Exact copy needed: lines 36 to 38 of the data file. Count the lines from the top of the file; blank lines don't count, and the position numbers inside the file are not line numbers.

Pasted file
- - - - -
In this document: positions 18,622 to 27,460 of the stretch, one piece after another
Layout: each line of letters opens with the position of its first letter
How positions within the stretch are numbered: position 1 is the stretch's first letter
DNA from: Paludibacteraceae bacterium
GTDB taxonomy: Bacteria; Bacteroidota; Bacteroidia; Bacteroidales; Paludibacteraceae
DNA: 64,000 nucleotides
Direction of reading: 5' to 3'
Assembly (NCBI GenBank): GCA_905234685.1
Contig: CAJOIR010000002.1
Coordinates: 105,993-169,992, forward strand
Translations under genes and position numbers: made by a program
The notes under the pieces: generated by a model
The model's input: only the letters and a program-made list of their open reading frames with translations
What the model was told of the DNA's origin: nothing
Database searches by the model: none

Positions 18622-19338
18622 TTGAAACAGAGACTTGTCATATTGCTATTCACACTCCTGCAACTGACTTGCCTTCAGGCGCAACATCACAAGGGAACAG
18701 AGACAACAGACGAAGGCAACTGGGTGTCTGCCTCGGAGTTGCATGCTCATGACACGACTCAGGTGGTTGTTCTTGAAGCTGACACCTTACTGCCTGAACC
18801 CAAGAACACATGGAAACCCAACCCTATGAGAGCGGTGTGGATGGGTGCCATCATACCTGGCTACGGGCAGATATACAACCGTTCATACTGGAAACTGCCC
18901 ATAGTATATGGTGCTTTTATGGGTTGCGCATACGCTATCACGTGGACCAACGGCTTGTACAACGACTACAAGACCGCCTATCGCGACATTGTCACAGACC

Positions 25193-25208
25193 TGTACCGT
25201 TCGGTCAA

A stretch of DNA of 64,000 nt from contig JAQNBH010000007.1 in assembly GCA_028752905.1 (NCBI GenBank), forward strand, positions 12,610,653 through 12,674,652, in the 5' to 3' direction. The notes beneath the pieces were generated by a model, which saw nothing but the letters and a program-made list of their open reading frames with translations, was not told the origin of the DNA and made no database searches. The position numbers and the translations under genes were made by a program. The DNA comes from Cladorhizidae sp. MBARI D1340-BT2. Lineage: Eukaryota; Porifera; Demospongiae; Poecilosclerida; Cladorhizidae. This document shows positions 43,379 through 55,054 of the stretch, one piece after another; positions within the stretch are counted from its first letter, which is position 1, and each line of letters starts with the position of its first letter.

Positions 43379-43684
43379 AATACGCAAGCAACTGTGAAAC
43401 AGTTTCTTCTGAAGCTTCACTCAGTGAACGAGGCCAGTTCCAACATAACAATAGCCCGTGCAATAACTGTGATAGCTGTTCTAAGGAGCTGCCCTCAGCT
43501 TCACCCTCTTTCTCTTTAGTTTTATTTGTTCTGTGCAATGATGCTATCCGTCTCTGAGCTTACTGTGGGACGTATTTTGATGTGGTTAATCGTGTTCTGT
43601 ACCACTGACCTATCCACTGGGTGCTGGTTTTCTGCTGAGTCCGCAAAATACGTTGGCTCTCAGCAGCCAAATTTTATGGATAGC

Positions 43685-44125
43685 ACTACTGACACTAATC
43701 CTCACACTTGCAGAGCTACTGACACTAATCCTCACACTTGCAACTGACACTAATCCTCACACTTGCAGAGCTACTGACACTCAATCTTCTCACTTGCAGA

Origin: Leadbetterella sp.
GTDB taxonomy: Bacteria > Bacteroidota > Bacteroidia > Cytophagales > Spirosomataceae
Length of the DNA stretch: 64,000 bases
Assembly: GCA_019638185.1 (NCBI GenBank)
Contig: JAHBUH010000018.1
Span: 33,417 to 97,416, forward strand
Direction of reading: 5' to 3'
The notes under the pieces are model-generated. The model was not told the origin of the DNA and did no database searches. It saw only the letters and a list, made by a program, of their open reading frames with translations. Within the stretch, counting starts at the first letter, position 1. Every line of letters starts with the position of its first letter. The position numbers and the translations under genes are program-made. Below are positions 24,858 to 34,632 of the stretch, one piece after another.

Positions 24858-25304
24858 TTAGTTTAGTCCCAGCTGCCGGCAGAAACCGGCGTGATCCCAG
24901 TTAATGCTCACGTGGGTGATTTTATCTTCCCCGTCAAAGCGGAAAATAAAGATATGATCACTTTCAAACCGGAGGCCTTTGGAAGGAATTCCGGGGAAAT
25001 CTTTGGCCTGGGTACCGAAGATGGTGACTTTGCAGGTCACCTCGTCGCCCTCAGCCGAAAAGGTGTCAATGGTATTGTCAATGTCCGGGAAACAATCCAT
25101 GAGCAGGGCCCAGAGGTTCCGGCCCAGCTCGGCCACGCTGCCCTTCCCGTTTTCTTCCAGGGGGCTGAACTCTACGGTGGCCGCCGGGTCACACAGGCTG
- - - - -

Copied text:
Assembly: GCA_019638185.1 (NCBI GenBank)
Contig: JAHBUH010000018.1
Span: 33,417 to 97,416, forward strand